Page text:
With pleasure comes responsibility – pointers for sex after divorce

Sex after divorce

The taboo around physical intimacy for a separated, divorced, or widowed person has begun to change.

“My daughter was so young when she married, and when she moved out of the marriage,” says Sumita in her mid-60s. “She hadn’t even begun to live her life. The physical need will naturally be there and I could feel her pain.”

Sumita spoke to her daughter, trying to understand her frame of mind, and to share things. “I know that I’m uncomfortable with the idea of out-of-marriage intimacy, but having that conversation was important so that she knows that we’re here for her. In any case, her focus had been on how to overcome the trauma of her marriage, which was quite severe, and diverted her attention.”

Some, like Vanita in her late 50s, are talking to others who have been through the stages to understand what’s ahead for their grown children who are about to end their marriage.
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They belong to the new set of mums who are aware that physical intimacy is a natural act. To them, their children’s happiness takes precedence over what they know is a bigger taboo when one is no longer married.

Related reading: I have a happy marriage and great life. I still wake up with bitterness. What do I do?

Pleasure with responsibility

It’s strange that we are taught the dangers of having sex outside the boundaries of marriage, and never about the warmth, intimacy, and pleasure that it gives, and never that we can enjoy it – with responsibility.

It’s as if we live in fear of the act, because we focus on the desire and the pleasure attached to the act. And what we fear, we turn into a taboo. Yet, hidden behind the orgasm bit is warmth, affection, intimacy, trust, the host of things that most of us rely on for emotional stability.

Rather, the good conversation to have is what my gynaec had with me after my separation, that I should not ignore my need for company and for physical intimacy, with or without marriage. It was the first time I had heard someone acknowledge the need, and I knew I had someone standing by me. And she advised me about the precautions I should take.

Related reading: I’m educated and want to work, but my husband is absolutely against it. How do I convince him?

Complex dynamics of a taboo

Acknowledging the need for oneself or for others isn’t straightforward though.

Once we label it a taboo, complex dynamics build around it, affecting how we view pleasure-seeking and pleasure-giving in the act of making love.

This limits conversations about what gives us pleasure, and we remain blind to the other’s pleasure.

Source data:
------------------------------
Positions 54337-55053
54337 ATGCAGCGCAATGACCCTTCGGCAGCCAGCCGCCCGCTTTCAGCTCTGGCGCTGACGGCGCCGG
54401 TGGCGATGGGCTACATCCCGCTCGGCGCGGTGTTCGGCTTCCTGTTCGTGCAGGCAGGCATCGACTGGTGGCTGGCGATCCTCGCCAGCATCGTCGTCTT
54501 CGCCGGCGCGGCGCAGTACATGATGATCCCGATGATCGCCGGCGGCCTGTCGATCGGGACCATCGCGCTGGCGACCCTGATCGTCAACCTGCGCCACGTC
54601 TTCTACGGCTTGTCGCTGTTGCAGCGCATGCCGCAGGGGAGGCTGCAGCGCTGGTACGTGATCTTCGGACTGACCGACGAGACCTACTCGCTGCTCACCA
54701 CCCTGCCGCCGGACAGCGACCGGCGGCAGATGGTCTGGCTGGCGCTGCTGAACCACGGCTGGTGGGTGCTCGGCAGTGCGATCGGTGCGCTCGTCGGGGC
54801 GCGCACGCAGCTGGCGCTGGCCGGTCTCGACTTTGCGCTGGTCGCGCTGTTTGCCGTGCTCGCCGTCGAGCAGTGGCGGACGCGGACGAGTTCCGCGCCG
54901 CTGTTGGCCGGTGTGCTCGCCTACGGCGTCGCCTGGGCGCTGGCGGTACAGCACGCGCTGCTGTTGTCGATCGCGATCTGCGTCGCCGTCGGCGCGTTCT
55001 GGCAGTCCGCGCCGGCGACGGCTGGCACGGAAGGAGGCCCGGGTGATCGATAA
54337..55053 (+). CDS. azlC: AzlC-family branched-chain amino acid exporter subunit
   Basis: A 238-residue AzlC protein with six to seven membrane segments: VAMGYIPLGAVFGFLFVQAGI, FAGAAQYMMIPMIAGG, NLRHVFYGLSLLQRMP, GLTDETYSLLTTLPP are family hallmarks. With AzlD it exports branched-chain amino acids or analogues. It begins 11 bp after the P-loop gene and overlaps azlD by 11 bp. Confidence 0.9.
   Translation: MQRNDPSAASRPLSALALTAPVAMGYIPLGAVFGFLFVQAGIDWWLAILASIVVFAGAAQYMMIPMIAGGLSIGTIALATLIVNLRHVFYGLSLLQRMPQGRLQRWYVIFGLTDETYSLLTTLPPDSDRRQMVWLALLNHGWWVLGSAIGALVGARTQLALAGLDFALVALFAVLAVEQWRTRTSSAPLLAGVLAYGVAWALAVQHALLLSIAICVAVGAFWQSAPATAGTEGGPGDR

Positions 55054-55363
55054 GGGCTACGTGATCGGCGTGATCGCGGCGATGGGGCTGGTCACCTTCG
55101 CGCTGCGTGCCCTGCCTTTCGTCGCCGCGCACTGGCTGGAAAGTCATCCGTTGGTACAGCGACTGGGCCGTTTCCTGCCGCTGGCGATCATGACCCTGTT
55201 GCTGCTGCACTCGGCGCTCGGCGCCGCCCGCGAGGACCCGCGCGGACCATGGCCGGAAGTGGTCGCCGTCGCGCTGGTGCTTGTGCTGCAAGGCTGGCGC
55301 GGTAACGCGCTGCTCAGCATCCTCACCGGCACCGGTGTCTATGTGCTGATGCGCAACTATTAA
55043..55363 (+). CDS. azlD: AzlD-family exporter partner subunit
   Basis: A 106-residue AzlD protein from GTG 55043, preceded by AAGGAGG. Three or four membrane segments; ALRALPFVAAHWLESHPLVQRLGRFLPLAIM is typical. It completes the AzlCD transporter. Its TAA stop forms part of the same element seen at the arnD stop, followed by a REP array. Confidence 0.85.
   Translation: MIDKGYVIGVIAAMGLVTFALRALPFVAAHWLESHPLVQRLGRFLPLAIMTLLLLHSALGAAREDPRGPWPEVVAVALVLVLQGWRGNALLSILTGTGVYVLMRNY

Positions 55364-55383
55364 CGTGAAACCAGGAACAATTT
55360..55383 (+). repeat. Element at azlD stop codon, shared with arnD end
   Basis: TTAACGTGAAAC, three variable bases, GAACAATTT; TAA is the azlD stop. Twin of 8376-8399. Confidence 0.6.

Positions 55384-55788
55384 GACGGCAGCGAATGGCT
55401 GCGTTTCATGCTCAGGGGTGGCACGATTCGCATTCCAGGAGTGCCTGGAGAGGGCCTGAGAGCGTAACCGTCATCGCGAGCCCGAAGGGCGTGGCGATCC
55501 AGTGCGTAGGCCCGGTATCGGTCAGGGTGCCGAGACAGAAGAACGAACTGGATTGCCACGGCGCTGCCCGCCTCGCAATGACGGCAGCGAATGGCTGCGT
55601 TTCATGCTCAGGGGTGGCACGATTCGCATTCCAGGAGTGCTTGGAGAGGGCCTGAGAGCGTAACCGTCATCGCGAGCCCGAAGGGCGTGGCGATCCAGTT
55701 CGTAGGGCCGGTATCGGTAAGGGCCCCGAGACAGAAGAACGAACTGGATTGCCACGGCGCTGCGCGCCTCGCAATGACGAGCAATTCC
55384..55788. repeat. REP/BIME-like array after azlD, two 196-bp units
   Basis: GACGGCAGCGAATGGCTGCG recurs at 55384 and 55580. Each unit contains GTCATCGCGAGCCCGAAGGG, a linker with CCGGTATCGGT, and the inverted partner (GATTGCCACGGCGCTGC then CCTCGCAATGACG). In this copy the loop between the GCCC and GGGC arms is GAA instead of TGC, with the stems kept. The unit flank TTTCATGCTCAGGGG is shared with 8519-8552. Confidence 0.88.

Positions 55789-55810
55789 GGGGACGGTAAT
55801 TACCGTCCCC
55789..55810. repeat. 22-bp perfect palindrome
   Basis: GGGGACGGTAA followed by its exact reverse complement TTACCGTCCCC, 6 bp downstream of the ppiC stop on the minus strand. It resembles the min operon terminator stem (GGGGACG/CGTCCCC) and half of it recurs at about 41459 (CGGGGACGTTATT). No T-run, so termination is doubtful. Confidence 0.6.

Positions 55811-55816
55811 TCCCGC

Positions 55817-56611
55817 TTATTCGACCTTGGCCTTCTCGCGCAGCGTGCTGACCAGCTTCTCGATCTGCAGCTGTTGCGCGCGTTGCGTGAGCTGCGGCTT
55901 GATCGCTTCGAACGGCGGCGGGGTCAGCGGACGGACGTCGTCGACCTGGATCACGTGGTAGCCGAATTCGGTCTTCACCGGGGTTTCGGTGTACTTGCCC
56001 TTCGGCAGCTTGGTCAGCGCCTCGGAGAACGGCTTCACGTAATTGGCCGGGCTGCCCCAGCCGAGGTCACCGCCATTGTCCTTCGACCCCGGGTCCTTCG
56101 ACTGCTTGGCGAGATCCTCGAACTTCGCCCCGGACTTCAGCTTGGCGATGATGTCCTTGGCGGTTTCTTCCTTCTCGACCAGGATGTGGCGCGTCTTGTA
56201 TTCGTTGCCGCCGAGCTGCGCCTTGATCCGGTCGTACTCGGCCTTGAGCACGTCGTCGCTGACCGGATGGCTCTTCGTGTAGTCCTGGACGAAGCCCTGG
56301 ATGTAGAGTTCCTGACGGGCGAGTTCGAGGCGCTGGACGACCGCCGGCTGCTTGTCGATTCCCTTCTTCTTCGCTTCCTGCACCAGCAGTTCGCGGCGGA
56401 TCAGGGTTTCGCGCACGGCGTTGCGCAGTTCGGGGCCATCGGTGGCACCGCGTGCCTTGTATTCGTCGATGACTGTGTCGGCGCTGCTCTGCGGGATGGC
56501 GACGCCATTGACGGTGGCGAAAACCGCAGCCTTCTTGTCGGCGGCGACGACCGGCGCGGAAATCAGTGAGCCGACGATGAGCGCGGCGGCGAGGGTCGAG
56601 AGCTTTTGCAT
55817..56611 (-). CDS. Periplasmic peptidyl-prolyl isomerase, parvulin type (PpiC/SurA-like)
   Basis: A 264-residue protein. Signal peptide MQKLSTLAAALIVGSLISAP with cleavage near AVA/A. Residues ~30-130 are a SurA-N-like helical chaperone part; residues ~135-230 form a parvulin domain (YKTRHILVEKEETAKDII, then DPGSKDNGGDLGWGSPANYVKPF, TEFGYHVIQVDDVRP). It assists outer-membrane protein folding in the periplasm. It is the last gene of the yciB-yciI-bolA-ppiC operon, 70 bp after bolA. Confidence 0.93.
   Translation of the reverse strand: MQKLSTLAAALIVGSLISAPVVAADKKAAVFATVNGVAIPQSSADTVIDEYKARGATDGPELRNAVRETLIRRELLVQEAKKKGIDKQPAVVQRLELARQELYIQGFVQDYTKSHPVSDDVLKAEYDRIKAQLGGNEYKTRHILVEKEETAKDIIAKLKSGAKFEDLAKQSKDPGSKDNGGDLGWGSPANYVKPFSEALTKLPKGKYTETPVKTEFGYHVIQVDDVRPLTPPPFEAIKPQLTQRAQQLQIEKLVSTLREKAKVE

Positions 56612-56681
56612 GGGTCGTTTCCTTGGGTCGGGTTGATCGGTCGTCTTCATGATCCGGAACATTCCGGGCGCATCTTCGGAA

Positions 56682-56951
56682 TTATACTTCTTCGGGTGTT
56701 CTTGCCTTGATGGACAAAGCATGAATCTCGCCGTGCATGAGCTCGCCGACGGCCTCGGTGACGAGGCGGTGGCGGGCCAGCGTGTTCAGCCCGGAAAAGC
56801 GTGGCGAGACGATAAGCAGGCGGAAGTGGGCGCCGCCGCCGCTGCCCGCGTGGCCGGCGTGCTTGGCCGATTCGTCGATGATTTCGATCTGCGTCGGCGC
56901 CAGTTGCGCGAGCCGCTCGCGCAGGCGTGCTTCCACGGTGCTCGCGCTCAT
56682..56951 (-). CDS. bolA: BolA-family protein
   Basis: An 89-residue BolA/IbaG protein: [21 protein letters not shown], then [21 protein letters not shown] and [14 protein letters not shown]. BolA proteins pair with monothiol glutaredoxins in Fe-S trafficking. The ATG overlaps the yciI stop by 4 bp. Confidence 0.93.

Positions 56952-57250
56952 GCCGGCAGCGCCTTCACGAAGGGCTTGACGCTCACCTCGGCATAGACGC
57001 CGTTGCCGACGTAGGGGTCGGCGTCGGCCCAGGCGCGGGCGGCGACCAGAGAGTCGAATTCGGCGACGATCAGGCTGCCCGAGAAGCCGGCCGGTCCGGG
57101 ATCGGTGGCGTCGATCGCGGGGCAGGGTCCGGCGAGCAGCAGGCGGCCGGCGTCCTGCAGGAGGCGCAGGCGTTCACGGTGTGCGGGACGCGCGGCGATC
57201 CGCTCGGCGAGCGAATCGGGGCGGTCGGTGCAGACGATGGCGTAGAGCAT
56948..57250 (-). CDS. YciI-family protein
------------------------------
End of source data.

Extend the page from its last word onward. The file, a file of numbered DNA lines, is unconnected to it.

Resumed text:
The result is that anywhere from 50 to 75 per cent of women, depending on the research you view, state that they do not derive pleasure from making love. The result is also that men, whose orgasm seems more straightforward, are given the cold shoulder within marriages more often than we care to admit.

Add the fact that it is a bigger taboo for women; it becomes simpler for them to deny the need for physical intimacy than to acknowledge it.

Why is it so important?

It isn’t that physical intimacy is important to everyone, in equal measure, and at all times, but whether it is ‘not important’ for the right reasons – not because it’s a taboo, and not because we haven’t figured what gives us pleasure, which turns it into a chore that’s easily shunned.

We live in a complex culture of appreciating a yogi’s abstinence, yet fail to grasp the fact that the yogi is also able to give up the need for warmth and affection from another human, which is a different plane.

When we give up the pleasure – for the wrong reason – we continue to need the warmth and connection that it brings, and we continue to be bound to it – silently. That is what makes it important. We aren’t free from it.

Related reading: How single men and women approach sex differently

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Ground rules

With pleasure comes responsibility and the need for caution.

  • The ground rule for consent is trust and respect for each other, which includes the other’s space and your own.
  • To be in sync with each other about expectations – short-term vs. long-term, committed vs. open-ended, and so on. While you are at it, take a look at whether your actions fulfil your own expectations.
  • Be aware that the brief periods of good feeling and warmth that intimacy brings aren’t a synonym for love and a long-term relationship. It is the other way round. A long-term relationship is more likely to bring emotional support than a short-term, focussed-on-the-physical act does.
  • Vulnerable moments, loneliness, craving emotional support can trick you into thinking that you have fallen in love, because you need a stable relationship. Needing it and being ready for it are not the same. In such moments, physical intimacy can slip you into a rebound relationship, which is a terrible mistake.
  • Needless to say, take adequate precaution to prevent an unwanted pregnancy. It’s as much the man’s responsibility as the woman’s.

Walk into it with your eyes open.

Through the lens of a divorced woman

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